I know this is very broad and open! It is supposed to be! If you are an artist, feel into what type of media, what type of marks, what colors, subjects and more “feel” like they belong to you. Continue to check in with yourself to quiet the inner voices trying to dictate your choices for any other reasons. Authors- use a similar approach to choose subject, length, type of writing, words used etc. Musicians- what do your instincts tell you to play? Something harmonic? Pleasing? Discordant? Aggressive? Lyrical? Instrumental? Dancers- release the dictation of steps and styles and allow your body to move in a way that “feels right” to your soul.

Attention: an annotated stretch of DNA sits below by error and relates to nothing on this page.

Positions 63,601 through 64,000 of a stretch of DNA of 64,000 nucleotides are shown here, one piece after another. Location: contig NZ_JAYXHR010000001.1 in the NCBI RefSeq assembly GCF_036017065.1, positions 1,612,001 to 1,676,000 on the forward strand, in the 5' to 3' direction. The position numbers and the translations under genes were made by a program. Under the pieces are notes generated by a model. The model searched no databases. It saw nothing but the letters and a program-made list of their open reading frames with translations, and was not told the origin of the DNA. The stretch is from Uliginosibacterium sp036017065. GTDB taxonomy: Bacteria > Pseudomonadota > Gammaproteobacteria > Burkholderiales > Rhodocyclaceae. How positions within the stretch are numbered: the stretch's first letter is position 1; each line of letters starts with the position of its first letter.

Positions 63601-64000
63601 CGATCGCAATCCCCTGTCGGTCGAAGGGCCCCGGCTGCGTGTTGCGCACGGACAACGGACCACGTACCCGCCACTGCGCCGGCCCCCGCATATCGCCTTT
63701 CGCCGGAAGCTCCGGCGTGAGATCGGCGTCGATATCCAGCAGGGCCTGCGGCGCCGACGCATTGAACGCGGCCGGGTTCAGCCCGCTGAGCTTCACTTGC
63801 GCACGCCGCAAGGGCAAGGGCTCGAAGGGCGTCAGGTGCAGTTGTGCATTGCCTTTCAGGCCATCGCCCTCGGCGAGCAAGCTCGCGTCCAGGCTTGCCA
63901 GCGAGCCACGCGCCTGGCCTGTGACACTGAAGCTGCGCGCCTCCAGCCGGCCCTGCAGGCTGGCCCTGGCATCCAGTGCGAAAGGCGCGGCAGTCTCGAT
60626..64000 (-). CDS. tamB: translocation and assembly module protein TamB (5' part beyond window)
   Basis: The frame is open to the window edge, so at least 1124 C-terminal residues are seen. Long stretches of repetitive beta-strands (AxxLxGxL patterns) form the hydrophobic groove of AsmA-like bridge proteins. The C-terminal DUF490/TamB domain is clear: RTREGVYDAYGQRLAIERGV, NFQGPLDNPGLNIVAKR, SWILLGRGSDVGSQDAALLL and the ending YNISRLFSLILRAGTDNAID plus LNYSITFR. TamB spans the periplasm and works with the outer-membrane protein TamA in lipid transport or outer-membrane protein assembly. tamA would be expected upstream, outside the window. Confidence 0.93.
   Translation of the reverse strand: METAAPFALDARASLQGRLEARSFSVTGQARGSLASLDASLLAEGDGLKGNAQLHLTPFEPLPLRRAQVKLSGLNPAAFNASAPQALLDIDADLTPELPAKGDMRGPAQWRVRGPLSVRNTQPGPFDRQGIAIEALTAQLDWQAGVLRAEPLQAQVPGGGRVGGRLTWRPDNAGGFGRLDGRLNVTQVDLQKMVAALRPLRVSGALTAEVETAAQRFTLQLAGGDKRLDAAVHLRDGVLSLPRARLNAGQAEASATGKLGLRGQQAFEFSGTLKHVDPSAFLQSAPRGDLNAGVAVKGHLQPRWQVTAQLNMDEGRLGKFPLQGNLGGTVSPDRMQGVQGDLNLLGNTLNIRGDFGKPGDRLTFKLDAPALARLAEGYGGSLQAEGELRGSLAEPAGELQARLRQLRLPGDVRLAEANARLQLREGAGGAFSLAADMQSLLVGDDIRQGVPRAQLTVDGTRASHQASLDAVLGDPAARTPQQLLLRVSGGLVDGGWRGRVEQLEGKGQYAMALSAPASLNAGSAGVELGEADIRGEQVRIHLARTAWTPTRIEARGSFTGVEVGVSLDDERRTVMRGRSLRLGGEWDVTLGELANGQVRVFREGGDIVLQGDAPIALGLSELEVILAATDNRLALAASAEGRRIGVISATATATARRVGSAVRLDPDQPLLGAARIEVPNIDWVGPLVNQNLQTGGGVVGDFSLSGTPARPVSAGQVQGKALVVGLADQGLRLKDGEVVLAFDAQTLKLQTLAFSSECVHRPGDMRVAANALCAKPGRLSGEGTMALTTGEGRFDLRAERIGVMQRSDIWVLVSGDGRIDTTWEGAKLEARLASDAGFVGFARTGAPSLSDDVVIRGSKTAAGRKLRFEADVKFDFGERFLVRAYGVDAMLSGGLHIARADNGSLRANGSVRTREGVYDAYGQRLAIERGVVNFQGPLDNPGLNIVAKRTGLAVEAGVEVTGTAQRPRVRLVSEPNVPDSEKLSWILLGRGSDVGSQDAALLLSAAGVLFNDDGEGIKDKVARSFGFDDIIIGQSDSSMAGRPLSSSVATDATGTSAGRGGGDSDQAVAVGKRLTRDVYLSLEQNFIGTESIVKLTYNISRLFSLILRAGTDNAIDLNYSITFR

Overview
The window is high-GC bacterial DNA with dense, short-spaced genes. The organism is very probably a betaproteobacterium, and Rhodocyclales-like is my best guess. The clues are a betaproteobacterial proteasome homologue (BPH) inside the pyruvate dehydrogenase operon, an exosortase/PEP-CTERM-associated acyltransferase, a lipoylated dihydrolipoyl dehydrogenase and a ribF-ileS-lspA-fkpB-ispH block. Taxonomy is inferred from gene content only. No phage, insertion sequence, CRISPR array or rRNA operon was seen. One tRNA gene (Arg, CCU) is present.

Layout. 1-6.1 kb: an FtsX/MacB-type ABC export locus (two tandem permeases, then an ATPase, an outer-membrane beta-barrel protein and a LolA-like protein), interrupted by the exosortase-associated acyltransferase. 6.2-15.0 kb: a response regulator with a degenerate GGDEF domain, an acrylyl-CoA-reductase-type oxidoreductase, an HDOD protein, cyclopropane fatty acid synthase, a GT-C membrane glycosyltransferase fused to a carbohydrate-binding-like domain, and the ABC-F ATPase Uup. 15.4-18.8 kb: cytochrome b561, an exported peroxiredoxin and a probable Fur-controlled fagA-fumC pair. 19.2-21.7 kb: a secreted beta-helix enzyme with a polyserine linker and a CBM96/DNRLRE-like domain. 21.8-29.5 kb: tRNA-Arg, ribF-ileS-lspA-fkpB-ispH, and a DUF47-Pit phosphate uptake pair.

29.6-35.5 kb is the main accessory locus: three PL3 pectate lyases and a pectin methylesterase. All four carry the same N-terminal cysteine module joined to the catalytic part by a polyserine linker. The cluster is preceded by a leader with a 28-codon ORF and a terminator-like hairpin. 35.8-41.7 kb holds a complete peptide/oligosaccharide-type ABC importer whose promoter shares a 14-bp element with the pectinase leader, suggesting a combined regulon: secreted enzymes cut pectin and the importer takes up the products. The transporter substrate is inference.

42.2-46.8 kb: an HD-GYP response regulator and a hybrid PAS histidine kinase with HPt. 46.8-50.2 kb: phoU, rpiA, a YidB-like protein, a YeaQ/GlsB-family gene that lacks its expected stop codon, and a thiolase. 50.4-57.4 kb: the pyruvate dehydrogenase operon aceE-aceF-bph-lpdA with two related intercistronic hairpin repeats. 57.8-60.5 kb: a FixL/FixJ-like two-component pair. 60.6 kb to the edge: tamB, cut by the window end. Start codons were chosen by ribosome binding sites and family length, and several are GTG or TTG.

If you find yourself frustrated, trying too hard, or going back to learned styles, that is ok. Just find again that inner voice and allow it to come back online and push you into your next choice.
Creatives, I would love for this to be a regular practice- for you to find and tap into your innate creative choices, and let this advise the direction you go with your work. Try this exercise, and let’s talk about it- your voice is valuable and unique- explore it, express it, embrace it!
(C) 2018 Creatively, LLC
The information provided in this blog is from my own clinical experiences and training. It is intended to supplement your clinical care. Never make major life changes before consulting with your treatment team. If you are unsure of your safety or wellbeing, do not hesitate to get help immediately.